In his press release of 26 Aug 2021 which I discussed in Dowden's Data Protection Plans on 27 Aug 2021, Oliver Dowden MP, Secretary of State for Digital, Culture, Media and Sport, announced a consultation on changes to the UK's data protection laws. That consultation was launched on 10 Sept 2021 with the publication of the consultation document, Data: a New Direction. Responses must be submitted by 19 Nov 2021.
The consultation document is 146 pages long and is divided into an introduction, 5 chapters. a page on whom the Department for Digital, Culture. Media and Sport ("DCMA") is seeking to consult, how to respond and what happens next and a privacy notice. DCMS states that it is keen to hear from "a representative cross section of society, ensuring diversity and inclusion", It believes that the consultation will have particular relevance to
- Start-ups and small businesses
- Technology companies and data-driven or data-rich companies
- Investors in technology and data-driven or data-rich companies
- Civil society organisations focused on consumer rights, digital rights, privacy and data protection
- Academics, and research and policy organisations with a particular interest in the role of data in the economy and society, or as data controllers in their own right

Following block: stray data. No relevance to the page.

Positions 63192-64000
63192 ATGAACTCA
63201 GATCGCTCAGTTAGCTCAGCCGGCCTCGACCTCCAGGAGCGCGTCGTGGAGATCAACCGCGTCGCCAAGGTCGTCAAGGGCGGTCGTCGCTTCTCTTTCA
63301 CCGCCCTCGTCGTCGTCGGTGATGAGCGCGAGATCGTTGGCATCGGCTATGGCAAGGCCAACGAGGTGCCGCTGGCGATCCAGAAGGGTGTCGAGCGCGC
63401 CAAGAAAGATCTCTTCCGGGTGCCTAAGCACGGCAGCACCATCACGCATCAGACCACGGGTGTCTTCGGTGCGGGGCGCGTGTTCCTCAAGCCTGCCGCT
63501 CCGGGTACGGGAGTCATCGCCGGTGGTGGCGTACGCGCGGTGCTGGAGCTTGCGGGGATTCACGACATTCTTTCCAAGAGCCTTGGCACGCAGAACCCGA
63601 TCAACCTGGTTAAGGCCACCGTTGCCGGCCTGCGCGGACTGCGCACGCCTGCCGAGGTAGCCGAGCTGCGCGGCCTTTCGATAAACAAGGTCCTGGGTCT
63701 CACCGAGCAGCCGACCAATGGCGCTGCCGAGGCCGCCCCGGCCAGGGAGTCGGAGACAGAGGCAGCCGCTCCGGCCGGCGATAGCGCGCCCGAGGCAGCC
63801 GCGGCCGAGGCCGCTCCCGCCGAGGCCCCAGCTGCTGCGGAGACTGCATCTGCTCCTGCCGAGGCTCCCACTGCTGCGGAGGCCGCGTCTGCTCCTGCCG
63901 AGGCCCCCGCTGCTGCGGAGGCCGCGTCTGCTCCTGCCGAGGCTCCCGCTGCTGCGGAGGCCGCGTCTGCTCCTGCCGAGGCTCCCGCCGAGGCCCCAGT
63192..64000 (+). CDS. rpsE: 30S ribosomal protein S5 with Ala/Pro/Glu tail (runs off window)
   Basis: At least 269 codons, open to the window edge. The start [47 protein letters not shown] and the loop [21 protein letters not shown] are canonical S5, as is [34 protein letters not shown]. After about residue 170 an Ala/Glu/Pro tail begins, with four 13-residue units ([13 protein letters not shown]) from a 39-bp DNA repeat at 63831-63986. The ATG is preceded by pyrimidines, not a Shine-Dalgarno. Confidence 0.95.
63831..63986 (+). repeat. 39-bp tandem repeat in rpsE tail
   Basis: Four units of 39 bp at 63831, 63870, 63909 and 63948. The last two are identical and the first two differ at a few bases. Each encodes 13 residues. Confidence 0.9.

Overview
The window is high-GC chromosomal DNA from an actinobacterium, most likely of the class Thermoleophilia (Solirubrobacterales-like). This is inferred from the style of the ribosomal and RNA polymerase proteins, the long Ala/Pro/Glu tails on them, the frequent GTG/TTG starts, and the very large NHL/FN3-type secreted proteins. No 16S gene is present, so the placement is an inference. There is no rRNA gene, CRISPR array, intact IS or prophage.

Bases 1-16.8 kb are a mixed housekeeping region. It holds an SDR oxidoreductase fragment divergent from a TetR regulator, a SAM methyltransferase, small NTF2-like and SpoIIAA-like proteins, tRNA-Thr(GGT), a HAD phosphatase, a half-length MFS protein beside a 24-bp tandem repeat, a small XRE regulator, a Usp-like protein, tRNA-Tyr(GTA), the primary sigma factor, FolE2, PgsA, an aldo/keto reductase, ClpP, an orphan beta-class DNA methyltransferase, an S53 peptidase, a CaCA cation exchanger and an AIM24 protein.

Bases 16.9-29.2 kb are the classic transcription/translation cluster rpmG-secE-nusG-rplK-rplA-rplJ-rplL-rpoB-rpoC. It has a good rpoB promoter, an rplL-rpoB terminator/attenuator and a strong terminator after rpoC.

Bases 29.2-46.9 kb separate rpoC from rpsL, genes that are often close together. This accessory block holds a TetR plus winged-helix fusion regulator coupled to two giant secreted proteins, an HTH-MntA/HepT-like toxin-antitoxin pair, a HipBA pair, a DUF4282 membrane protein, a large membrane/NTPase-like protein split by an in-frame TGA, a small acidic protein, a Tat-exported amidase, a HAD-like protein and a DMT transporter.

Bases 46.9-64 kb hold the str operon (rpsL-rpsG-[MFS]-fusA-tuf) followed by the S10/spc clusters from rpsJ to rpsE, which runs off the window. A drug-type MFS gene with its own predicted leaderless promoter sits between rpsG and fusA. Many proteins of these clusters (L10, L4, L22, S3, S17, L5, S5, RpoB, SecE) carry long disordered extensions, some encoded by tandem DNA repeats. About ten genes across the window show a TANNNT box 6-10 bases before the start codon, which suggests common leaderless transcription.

- Organizations involved in international data standards, regulation, and governance
- Law firms and other professional business services.
- Chapter 1- Reducing barriers to responsible innovation
- Chapter 2 - Reducing burdens on businesses and delivering better outcomes for people
- Chapter 3 - Boosting trade and reducing barriers to data flows
- Chapter 4 - Delivering better public services, and
- Chapter 5 - Reform of the Information Commissioner's Office.
"The current legislation is based on a model that prescribes a series of activities and controls that organisations must adopt in order to be considered compliant. Although a key goal of the EU's GDPR was to create a regime that focussed on the accountability of organisations, the current model, in practice, tends towards a ‘box-ticking’ compliance regime, rather than one which encourages a proactive and systemic approach, and risks undermining the intentions of the principle of accountability."
One of those burdens is said to be subject access requests. It is said that organizations have difficulty in processing such requests and with the threshold for making requests. One of the solutions canvassed by the DCMS is the reintroduction of a fee for subject access requests and that is one of the proposals on which the Department is consulting.
"Recent legal developments, including the Schrems II judgment, have made it more difficult for UK data exporters to transfer personal data overseas (see explanatory box below). The invalidation of the Privacy Shield by this judgment was particularly disruptive given the volume of trade it supported and the very many small and medium-sized businesses that were relying on it. Outside of the European Union, the UK has an opportunity to consider both the impact of this judgment on its transfers regime and how best to support international data flows in the future."